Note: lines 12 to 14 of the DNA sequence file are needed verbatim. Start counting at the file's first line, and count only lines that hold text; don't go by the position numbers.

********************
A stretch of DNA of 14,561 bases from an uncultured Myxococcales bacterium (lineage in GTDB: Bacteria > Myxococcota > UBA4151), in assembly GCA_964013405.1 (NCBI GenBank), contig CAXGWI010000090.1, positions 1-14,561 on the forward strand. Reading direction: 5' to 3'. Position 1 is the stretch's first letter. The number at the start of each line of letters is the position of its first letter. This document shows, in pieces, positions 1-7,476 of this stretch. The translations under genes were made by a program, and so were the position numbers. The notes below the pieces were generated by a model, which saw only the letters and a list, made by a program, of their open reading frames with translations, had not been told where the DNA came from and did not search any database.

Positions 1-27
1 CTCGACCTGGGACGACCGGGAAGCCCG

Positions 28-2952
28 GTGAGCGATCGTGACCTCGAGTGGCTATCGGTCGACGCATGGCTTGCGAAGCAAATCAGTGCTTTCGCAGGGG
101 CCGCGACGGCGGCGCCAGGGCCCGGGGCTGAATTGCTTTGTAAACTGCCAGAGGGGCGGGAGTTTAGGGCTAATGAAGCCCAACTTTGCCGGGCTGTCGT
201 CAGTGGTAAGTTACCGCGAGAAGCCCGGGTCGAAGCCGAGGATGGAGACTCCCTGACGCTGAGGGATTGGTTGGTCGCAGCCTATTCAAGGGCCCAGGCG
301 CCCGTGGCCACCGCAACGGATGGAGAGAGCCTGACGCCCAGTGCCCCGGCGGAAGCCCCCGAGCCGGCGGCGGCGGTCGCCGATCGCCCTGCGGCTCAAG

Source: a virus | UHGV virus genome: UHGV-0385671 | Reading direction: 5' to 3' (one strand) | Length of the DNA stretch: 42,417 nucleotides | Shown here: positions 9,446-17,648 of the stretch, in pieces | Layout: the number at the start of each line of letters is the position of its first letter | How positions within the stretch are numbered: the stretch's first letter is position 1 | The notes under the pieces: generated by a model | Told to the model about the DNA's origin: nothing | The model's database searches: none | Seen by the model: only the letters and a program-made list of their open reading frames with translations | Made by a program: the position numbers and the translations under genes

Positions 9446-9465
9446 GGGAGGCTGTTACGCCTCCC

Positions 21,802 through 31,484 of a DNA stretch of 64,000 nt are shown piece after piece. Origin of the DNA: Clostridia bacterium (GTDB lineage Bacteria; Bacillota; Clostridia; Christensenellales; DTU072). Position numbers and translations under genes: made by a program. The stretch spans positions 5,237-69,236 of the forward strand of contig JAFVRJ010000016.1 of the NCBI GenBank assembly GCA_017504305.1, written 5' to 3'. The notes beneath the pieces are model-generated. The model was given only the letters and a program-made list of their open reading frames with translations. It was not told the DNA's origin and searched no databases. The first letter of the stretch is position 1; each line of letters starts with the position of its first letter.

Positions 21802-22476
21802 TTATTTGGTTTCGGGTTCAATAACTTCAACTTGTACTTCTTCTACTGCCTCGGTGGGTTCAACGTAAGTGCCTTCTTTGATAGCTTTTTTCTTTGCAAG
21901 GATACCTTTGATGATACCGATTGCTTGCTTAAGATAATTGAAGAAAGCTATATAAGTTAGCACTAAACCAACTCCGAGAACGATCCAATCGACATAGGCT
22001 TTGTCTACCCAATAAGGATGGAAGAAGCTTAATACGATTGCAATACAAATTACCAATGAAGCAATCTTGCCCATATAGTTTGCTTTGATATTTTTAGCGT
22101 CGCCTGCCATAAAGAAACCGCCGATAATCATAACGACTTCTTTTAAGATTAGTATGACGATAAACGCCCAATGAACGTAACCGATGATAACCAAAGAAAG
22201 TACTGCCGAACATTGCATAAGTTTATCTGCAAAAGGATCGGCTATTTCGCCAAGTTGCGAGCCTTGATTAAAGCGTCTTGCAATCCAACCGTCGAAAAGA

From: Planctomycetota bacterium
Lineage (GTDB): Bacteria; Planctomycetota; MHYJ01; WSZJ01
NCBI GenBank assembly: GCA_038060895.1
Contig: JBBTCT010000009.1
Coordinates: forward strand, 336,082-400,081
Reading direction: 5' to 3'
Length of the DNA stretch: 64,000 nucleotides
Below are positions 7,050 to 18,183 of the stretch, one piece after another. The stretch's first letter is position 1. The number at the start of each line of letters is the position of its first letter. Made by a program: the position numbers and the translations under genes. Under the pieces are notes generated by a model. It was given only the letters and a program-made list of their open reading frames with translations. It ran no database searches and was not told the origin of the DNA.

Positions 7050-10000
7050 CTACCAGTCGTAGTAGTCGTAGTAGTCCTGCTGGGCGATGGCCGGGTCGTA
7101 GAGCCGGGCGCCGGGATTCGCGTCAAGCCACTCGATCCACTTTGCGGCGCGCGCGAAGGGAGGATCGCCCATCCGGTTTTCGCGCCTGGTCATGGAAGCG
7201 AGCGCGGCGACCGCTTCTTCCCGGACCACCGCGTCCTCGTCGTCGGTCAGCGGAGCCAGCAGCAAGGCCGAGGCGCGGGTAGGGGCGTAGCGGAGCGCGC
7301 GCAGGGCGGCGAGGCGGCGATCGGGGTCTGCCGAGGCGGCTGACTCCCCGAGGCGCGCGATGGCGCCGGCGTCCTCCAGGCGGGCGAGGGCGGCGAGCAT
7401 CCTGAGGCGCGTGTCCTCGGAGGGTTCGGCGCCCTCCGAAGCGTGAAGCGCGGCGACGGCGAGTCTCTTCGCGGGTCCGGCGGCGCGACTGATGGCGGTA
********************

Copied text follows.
Positions 21,802 through 31,484 of a DNA stretch of 64,000 nt are shown piece after piece. Origin of the DNA: Clostridia bacterium (GTDB lineage Bacteria; Bacillota; Clostridia; Christensenellales; DTU072). Position numbers and translations under genes: made by a program. The stretch spans positions 5,237-69,236 of the forward strand of contig JAFVRJ010000016.1 of the NCBI GenBank assembly GCA_017504305.1, written 5' to 3'. The notes beneath the pieces are model-generated. The model was given only the letters and a program-made list of their open reading frames with translations. It was not told the DNA's origin and searched no databases. The first letter of the stretch is position 1; each line of letters starts with the position of its first letter.

Positions 21802-22476
21802 TTATTTGGTTTCGGGTTCAATAACTTCAACTTGTACTTCTTCTACTGCCTCGGTGGGTTCAACGTAAGTGCCTTCTTTGATAGCTTTTTTCTTTGCAAG